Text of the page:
Transperineal Prostate Biopsy

Figure 29.1
Extended lithotomy position with buttocks taped above the scrotum to stretch the perineum


After the introduction of lidocaine gel or lidocaine/prilocaine cream (EMLA®) into the rectum (to minimize the probe discomfort) a transrectal ultrasound (TRUS) of the prostate is performed with an endorectal biplanar linear array ultrasound probe: the prostate gland echographic feature is studied and the prostate diameters (anteroposterior height; transverse width; cephalocaudal length) are measured. A prostate gland projection is drawn on the perineal skin, based on the prostate ultrasound measures taken. Four different skin entry points (two posterior and two anterior on the prostate projection) are marked on the two sides of the mid vertical line, about 2 and 3 cm above the anus (taking also into account the estimated distance between the posterior prostate capsule and the anterior rectal wall) (Fig. 29.2). This is a useful tool especially during training.


Figure 29.2
Prostate shape projection with marked skin entry points

Local Anesthesia

Under the guidance of TRUS, local anesthesia of the skin, perineum and the periprostatic nerves is performed. Mepivacaine 2 % (5–7 ml per side) is injected using a 22-Gauge spinal needle inserted through the four skin entry points described above (Fig. 29.3). Local anesthesia is performed both anteriorly and posteriorly.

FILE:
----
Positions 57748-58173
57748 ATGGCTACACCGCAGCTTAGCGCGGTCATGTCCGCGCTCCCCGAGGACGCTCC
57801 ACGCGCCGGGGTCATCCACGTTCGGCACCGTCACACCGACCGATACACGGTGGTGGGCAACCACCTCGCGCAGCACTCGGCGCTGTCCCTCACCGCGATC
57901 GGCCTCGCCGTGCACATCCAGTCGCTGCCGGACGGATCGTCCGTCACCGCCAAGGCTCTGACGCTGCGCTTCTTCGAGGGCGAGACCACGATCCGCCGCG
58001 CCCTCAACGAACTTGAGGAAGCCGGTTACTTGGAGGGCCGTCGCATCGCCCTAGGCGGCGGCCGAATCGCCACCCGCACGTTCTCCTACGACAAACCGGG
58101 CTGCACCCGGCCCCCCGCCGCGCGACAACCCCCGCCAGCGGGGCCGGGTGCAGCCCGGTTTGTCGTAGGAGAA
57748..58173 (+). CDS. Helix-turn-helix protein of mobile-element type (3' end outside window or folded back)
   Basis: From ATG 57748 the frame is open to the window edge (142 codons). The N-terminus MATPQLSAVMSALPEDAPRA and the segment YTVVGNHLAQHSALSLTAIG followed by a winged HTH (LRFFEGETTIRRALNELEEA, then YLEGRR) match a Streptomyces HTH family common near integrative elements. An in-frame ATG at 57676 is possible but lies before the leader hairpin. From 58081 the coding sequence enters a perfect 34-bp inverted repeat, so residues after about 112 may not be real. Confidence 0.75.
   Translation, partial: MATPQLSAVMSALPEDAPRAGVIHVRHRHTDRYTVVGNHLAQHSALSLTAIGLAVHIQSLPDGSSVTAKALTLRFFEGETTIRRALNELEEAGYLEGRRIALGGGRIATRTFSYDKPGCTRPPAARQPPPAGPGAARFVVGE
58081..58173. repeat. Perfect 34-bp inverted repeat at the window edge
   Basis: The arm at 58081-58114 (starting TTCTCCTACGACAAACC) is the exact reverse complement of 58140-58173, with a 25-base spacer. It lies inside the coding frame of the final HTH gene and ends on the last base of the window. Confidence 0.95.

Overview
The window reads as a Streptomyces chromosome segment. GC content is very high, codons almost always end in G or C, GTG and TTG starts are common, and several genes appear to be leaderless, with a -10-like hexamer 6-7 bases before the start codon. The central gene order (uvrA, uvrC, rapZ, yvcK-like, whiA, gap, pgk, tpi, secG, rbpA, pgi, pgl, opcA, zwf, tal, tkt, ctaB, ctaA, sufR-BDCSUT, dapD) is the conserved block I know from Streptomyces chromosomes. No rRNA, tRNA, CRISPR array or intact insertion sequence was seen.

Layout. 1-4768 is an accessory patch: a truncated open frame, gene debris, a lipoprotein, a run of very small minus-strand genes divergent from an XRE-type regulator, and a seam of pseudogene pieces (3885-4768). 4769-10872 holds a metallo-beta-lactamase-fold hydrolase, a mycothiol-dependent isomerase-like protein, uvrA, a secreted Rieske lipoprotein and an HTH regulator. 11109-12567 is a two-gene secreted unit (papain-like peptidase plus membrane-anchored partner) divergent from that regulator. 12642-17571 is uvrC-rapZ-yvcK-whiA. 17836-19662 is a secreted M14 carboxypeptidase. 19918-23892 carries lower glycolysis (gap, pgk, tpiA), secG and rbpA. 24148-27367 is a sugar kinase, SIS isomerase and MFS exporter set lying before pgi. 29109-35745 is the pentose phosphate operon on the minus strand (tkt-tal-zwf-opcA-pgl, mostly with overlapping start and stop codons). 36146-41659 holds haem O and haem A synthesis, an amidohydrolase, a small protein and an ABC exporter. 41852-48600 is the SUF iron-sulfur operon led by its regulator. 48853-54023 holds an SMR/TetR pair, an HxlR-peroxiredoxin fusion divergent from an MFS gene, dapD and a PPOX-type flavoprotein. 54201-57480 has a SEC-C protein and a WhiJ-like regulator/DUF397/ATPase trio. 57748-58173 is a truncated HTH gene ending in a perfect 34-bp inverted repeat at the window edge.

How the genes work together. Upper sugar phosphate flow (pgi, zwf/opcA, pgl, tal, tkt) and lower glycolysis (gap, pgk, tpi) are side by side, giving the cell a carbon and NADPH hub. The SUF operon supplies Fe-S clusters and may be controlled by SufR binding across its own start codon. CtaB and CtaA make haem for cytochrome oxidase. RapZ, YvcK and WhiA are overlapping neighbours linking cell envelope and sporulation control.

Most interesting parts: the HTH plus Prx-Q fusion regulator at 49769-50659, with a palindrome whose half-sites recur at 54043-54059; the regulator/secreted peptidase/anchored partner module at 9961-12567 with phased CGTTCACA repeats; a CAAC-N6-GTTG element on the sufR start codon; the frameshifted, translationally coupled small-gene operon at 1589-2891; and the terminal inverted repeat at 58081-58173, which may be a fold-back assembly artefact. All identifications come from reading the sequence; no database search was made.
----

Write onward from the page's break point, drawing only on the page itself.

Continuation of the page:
Figure 29.3
Anterior and posterior peri-prostatic local anesthesia

Biopsy Technique

A 18-Gauge biopsy needle is inserted through the perineal skin, under TRUS guidance. The standard setting for the first biopsy provides a minimum of 18 systematic cores taken from the peripheral posterior zone (PZ) and the anterior zone (AZ) (Fig. 29.4). The standard biopsy scheme includes: (1) six cores from each side of the PZ, from paramedian to lateral, accessing the gland via the posterior skin entry points, for a total of twelve cores; (2) three cores from each side of the AZ, paramedian to lateral, using the anterior skin entry points, for a total of six cores. Transitional zone (TZ) sampling (two cores from each side of the TZ) is performed only for patients with previous negative biopsies. Once in the perineum, the needle is navigated medially or laterally under strict TRUS guidance to reach the prostate. It is important to hold the needle always parallel to the probe (Fig. 29.5) in order to monitor its progression into the perineum. The needle should be directed to the prostate area to be sampled immediately after passing the skin. Moreover, the needle should not be bent during the sampling because it could affect the prostate cores length and quality.


Figure 29.4
TPB scheme seen on TRUS performed according to our internal policies


Figure 29.5
Proper movement of the needle and the probe: parallel and simultaneous

Post-biopsy Procedures

After the biopsy the perineal skin is compressed for hemostatic purposes and a medicated plaster is applied. Any signs of urethrorragia are investigated. A digital rectal examination is performed to exclude a massive hematoma. Each specimen is sent in a separate histology pot fixed in 10 % formaldehyde. On completion of the procedure, the patients are asked to mobilize and are required to pass urine twice. If there are no severe signs or symptoms (severe pain, dizziness, severe hematuria, urinary retention) the patients are discharged some hours after the biopsy.

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Nov 21, 2017 | Posted by in UROLOGY | Comments Off on Transperineal Prostate Biopsy

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